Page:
zfs service will install the kernel-headers for your kernel (if you build your own kernel, you’ll need to replicate this service), and then download the ZFS on Linux source, and build and install it. Then it will build a
zfs-tools image that will be used to give you access to the zfs tools.
The only restriction is that you must mount your zpool into
/mnt, as this is the only shared mount directory that will be accessible throughout the system-docker managed containers (including the console).
$ sudo ros service enable zfs $ sudo ros service up zfs # you can follow the progress of the build by running the following command in another ssh session: $ sudo ros service logs --follow zfs # wait until the build is finished. $ lsmod | grep zfs
Note: if you switch consoles, you may need to re-run
ros up zfs.
After it’s installed, it should be ready to use. Make a zpool named
zpool1 using a device that you haven’t yet partitioned (you can use
sudo fdisk -l to list all the disks and their partitions).
Note: You need to mount the zpool in
/mntto make it available to your host and in containers.
$ sudo zpool list $ sudo zpool create zpool1 -m /mnt/zpool1 /dev/<some-disk-dev> $ sudo zpool list $ sudo zfs list $ sudo cp /etc/* /mnt/zpool1 $ docker run --rm -it -v /mnt/zpool1/:/data alpine ls -la /data
To experiment with ZFS, you can create zpool backed by just ordinary files, not necessarily real block devices. In fact, you can mix storage devices in your ZFS pools; it’s perfectly fine to create a zpool backed by real devices and ordinary files.
zdb command may be used to display information about ZFS pools useful to diagnose failures and gather statistics. By default the utility tries to load pool configurations from
/etc/zfs/zpool.cache. Since the RancherOS ZFS service does not make use of the ZFS cache file and instead detects pools by inspecting devices, the
zdb utility has to be invoked with the
E.g. to show the configuration for the pool
zpool1 you may run the following command:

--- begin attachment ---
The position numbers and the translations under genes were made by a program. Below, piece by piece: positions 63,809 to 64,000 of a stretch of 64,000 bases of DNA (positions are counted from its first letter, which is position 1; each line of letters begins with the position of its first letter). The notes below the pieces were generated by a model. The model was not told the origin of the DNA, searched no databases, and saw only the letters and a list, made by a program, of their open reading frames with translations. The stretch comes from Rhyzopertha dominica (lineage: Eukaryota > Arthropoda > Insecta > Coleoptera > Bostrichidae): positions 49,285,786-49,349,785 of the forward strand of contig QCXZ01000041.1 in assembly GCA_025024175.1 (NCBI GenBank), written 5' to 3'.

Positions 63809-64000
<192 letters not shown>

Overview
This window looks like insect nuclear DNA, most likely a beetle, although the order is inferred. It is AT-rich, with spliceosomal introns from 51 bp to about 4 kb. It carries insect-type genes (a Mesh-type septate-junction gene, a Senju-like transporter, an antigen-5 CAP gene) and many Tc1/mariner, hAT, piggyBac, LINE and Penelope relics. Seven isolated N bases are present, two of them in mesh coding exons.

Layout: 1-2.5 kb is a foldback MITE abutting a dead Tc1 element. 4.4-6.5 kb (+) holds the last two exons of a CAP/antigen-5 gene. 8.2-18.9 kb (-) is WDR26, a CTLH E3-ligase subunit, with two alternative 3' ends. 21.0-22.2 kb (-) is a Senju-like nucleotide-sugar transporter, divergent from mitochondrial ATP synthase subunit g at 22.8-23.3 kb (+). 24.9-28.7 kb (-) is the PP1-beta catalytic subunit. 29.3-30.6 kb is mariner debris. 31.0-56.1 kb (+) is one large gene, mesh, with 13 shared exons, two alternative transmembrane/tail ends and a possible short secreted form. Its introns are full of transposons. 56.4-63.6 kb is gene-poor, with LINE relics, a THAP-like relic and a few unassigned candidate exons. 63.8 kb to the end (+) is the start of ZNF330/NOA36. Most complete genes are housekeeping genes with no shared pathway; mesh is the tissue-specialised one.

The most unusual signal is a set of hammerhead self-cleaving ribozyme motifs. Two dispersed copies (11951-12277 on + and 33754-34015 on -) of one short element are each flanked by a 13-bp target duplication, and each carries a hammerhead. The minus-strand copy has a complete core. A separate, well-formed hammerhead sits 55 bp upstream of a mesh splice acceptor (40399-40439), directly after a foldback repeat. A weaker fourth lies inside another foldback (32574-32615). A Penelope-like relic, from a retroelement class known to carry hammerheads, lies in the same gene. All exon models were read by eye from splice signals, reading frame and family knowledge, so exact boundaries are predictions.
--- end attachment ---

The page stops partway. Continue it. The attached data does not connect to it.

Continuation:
$ sudo zdb -e -C zpool1
First, you need to stop the
docker system service and wipe out
$ sudo system-docker stop docker $ sudo rm -rf /var/lib/docker/*
To enable ZFS as the storage driver for Docker, you’ll need to create a ZFS filesystem for Docker and make sure it’s mounted.
$ sudo zfs create zpool1/docker $ sudo zfs list -o name,mountpoint,mounted
At this point you’ll have a ZFS filesystem created and mounted at
/zpool1/docker. According to Docker ZFS storage docs, if the Docker root dir is a ZFS filesystem, the Docker daemon will automatically use
zfs as its storage driver.
Now you’ll need to remove
-s overlay (or any other storage driver) from the Docker daemon args to allow docker to automatically detect
$ sudo ros config set rancher.docker.storage_driver 'zfs' $ sudo ros config set rancher.docker.graph /mnt/zpool1/docker # Now that you've changed the Docker daemon args, you'll need to start Docker $ sudo system-docker start docker
After customizing the Docker daemon arguments and restarting
docker system service, ZFS will be used as Docker storage driver:
$ docker info Containers: 0 Running: 0 Paused: 0 Stopped: 0 Images: 0 Server Version: 1.12.6 Storage Driver: zfs Zpool: error while getting pool information strconv.ParseUint: parsing "": invalid syntax Zpool Health: not available Parent Dataset: zpool1/docker Space Used By Parent: 19456 Space Available: 8256371200 Parent Quota: no Compression: off Logging Driver: json-file Cgroup Driver: cgroupfs Plugins: Volume: local Network: host bridge null overlay Swarm: inactive Runtimes: runc Default Runtime: runc Security Options: seccomp Kernel Version: 4.9.6-rancher Operating System: RancherOS v0.8.0-rc8 OSType: linux Architecture: x86_64 CPUs: 1 Total Memory: 1.953 GiB Name: ip-172-31-24-201.us-west-1.compute.internal ID: IEE7:YTUL:Y3F5:L6LF:5WI7:LECX:YDB5:LGWZ:QRPN:4KDI:LD66:KYTC Docker Root Dir: /mnt/zpool1/docker Debug Mode (client): false Debug Mode (server): false Registry: https://index.docker.io/v1/ Insecure Registries: 127.0.0.0/8